The 737 MAX made headlines again recently for the wrong reasons, and with a lot of pain and broken hearts. Investigators are zeroing in on new control systems designed to mitigate the aircraft’s new larger engines as a potential explanation. Jon Ostower’s article on The Air Current describes it better than anyone else.

If this is determined to be the root or primary cause, I think it’s the final sign the 737 has been engineered as far as it can, and is hopefully supersceded.

It’s not the first time engine clearance has been an issue with the 737. Boeing designed the original airframe around the Pratt and Whitney JT8D, a low-bypass turbofan with a pencil-like profile typical of the time period. Check out this photo of a 737-200 by Montague Smith:

Photo of a 737-200 by Montague Smith, showing very thin engines slung under the wings

But with the introduction of larger, more fuel efficient high-bypass turbofans, the ground clearance was suddently insufficient to fit them. Boeing faced a similar issue when attempting to stretch the 707; Douglas on the other hand famously stretched their DC-8 well beyond its original design.

Instead of complex changes to landing gear wells to increase clearance, Boeing’s solution was to mount the new CFM-56 engines far forward of the wing, move mechanical parts to the side of the nacelle, and flatten the lower part of their air intake. This photo by Huhu Uet shows it well:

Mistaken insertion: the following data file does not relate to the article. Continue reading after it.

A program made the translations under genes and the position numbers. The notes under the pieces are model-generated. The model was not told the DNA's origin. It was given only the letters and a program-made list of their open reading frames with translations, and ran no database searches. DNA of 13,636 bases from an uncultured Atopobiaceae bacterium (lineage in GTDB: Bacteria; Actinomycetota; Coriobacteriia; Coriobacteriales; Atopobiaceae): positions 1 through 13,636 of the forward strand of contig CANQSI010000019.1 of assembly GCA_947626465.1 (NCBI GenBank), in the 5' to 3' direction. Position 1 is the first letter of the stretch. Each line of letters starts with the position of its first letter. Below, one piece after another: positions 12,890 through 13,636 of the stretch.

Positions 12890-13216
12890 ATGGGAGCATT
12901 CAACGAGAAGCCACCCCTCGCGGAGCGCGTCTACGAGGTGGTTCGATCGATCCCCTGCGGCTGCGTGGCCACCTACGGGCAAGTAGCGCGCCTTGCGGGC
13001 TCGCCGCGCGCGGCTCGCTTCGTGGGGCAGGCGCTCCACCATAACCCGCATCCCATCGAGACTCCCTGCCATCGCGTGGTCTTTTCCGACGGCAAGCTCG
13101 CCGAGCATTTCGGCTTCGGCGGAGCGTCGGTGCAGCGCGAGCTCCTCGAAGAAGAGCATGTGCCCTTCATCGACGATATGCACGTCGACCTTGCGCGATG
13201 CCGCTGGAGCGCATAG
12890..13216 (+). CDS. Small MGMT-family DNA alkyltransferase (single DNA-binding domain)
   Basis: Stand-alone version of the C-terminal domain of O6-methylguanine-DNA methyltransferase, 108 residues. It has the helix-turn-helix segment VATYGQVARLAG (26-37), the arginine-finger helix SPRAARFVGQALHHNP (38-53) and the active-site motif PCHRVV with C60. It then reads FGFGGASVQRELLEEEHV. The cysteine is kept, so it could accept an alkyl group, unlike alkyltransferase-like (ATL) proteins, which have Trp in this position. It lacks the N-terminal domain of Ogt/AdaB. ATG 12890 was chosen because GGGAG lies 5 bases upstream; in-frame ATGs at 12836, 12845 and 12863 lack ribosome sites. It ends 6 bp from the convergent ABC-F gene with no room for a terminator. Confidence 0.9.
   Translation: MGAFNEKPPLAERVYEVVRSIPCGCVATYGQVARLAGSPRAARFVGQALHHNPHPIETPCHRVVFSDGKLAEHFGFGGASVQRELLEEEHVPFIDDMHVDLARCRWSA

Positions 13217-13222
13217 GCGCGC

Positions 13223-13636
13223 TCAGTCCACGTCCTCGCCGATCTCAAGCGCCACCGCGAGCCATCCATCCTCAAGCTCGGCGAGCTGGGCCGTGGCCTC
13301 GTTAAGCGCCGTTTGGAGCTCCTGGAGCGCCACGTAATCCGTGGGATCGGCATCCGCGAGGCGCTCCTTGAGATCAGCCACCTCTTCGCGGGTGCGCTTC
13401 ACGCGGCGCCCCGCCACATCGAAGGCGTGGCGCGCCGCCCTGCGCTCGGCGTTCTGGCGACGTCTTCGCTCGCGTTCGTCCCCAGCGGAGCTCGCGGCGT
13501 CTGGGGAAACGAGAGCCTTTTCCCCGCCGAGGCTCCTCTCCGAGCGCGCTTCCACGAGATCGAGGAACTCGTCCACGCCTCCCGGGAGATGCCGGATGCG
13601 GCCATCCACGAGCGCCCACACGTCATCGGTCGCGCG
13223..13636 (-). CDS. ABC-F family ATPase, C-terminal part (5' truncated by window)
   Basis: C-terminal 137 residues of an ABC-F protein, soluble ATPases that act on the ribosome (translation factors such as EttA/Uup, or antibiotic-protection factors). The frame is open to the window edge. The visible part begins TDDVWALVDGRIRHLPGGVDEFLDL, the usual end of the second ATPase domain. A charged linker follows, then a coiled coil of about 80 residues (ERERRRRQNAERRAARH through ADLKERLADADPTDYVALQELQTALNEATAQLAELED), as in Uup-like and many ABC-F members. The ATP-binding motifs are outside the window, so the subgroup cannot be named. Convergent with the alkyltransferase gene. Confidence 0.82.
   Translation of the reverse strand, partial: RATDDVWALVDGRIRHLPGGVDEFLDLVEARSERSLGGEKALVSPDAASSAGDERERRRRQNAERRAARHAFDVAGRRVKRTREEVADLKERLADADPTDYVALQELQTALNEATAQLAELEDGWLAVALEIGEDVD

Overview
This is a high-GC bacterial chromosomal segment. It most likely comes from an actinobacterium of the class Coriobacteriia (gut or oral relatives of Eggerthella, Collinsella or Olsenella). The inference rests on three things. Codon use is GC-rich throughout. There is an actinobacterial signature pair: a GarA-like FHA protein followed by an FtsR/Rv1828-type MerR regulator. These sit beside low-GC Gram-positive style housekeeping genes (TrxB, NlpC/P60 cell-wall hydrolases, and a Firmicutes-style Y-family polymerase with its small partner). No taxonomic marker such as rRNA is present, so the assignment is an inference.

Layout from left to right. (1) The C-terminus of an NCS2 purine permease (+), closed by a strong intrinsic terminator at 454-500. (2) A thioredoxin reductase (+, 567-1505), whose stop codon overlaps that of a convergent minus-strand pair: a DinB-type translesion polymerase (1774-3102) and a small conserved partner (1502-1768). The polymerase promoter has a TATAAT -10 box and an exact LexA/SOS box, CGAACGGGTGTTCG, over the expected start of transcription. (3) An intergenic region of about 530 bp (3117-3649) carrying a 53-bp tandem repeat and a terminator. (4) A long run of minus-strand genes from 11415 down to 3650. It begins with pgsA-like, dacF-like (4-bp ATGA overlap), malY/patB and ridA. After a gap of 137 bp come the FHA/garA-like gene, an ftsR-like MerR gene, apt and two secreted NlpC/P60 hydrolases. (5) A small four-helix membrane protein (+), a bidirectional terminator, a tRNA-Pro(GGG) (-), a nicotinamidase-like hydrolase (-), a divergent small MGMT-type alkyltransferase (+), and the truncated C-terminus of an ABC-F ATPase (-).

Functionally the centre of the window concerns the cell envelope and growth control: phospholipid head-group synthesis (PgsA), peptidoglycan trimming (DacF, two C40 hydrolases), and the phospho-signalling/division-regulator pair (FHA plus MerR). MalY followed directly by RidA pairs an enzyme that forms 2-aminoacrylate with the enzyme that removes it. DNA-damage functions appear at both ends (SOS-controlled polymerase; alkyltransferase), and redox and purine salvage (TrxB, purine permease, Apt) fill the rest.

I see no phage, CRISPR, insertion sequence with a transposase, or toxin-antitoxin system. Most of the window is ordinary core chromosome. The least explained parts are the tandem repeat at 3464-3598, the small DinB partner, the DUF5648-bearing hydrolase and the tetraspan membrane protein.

Photo of a 737-300 by Huhu Uet showing the much larger engines.

The 737-MAX airframes take this to the next level, with even larger engines requiring further airframe adjustments. According to Jon Ostower, they also introduced new control system called MCAS, the Maneuvering Charactistics Augmentation System, designed to:

… automatically trim the horizontal stabalizer to bring the nose down, activated with Angle of Attack data. It’s now at the center of the Lion Air investigation [from last year] and stalking the periphery of the Ethiopian crash.

It should have been the 757 MAX

I liked the 737 because it shares the same cockpit windshield design and cross section as the 707 that arguably ushered in the jet age. But as I wrote last year:

While I like the 737 design for nostalgic reasons, neither it or the A320 are really replacements for the sleek plane Boeing no longer makes for this market segment: the single-isle 757.

It increasingly looks like discontinuing the 757 for longer and longer 737s was a misstep, at least from an engineering perspective. I quoted Cockpit Confidential’s Patrick Smith in that earlier post, who has flown both aircraft:

The 757 is maybe the most versatile jetliner Boeing has ever built — a medium-capacity, high-performing plane that is able to turn a profit on both short and longer-haul routes — domestic or international; across the Mississippi or across the North Atlantic.

With the 737, Boeing took what essentially was a regional jet — the original 737-100 first flew in 1967, and was intended to carry a hundred or so passengers on flights of around 400 miles — and has pushed, pushed, pushed, pushed, and pushed the thing to the edge of its envelope, over and over, through a long series of derivatives …

There are clear economic realities dictating the further development of the 737 instead of the 757 which sold in far fewer numbers. But perhaps the lesson here is to retire this line after the MAX and build a new small jet for this age.